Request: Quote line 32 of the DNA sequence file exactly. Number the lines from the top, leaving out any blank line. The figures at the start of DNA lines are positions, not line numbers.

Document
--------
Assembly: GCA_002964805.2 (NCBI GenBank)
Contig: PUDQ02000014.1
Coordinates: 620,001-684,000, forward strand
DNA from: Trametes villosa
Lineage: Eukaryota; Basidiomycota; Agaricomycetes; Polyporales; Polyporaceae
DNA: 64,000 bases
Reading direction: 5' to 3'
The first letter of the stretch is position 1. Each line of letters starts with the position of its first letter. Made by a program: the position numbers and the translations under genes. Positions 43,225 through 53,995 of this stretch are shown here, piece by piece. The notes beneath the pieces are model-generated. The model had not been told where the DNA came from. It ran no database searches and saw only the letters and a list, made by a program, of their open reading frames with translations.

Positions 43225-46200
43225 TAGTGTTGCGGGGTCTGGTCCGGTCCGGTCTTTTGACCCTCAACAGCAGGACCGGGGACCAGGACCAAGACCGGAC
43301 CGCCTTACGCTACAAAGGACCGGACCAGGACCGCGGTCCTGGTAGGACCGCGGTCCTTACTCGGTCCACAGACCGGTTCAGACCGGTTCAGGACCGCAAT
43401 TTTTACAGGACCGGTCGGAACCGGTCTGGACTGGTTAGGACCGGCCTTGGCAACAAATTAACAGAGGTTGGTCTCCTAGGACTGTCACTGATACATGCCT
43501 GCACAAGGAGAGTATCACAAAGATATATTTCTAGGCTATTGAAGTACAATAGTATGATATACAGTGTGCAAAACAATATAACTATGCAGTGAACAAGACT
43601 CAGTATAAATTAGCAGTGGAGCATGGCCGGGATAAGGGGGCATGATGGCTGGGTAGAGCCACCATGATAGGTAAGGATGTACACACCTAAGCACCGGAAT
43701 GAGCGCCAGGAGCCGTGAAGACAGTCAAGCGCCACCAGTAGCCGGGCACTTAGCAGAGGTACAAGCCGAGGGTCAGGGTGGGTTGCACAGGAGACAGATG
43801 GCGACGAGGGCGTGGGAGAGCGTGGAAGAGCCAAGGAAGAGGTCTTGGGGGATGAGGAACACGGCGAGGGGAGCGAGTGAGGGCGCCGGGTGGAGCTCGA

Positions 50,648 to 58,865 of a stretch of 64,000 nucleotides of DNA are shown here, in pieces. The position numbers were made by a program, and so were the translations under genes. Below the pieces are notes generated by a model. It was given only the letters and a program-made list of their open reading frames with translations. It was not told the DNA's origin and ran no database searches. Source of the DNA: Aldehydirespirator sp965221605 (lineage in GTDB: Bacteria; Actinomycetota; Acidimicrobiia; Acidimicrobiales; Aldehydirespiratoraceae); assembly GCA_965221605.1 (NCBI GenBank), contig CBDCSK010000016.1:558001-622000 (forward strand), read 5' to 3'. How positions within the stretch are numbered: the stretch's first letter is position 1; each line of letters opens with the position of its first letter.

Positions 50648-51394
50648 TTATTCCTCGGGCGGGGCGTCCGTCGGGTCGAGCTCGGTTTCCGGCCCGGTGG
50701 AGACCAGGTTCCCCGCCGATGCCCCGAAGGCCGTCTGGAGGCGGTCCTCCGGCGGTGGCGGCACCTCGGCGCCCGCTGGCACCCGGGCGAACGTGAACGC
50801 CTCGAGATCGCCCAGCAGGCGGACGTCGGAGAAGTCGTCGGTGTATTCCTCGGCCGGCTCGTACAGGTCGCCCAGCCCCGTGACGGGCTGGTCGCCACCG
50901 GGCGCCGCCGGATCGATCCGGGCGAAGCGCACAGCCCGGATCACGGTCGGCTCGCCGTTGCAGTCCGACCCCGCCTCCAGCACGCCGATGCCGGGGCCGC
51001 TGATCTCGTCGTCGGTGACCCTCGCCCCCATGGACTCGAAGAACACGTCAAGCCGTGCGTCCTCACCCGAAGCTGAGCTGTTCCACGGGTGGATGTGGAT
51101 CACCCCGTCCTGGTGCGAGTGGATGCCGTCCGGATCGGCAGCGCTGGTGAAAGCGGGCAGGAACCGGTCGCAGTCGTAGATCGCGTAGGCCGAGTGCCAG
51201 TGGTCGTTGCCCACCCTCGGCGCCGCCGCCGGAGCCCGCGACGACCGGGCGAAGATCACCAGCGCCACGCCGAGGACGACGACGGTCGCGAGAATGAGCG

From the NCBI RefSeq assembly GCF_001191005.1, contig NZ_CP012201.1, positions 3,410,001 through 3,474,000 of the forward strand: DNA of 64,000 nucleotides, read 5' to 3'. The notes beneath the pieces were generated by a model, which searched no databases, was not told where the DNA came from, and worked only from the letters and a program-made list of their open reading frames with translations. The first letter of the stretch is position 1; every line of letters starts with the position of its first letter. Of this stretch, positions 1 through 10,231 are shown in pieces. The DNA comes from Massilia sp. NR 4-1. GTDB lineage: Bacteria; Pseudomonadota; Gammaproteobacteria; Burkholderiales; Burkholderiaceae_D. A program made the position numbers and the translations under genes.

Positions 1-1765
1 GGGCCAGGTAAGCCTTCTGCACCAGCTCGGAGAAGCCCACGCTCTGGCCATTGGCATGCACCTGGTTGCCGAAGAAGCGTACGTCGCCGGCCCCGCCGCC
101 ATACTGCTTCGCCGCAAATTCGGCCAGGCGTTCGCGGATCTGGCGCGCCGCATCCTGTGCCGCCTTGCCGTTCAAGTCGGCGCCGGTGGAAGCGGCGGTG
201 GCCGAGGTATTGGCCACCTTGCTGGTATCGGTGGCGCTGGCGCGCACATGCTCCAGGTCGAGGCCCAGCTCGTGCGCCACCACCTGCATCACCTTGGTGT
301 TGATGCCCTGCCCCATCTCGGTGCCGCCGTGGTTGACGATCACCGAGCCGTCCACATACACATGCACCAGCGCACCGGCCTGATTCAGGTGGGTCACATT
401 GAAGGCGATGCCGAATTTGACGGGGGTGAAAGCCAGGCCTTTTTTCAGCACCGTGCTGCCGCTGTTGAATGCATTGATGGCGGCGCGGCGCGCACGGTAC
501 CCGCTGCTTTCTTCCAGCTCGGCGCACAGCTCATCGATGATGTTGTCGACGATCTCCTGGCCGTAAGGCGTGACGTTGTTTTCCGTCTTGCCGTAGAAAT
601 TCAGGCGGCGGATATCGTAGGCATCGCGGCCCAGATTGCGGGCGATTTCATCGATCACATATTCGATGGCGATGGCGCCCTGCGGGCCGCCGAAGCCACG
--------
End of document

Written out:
401 GAAGGCGATGCCGAATTTGACGGGGGTGAAAGCCAGGCCTTTTTTCAGCACCGTGCTGCCGCTGTTGAATGCATTGATGGCGGCGCGGCGCGCACGGTAC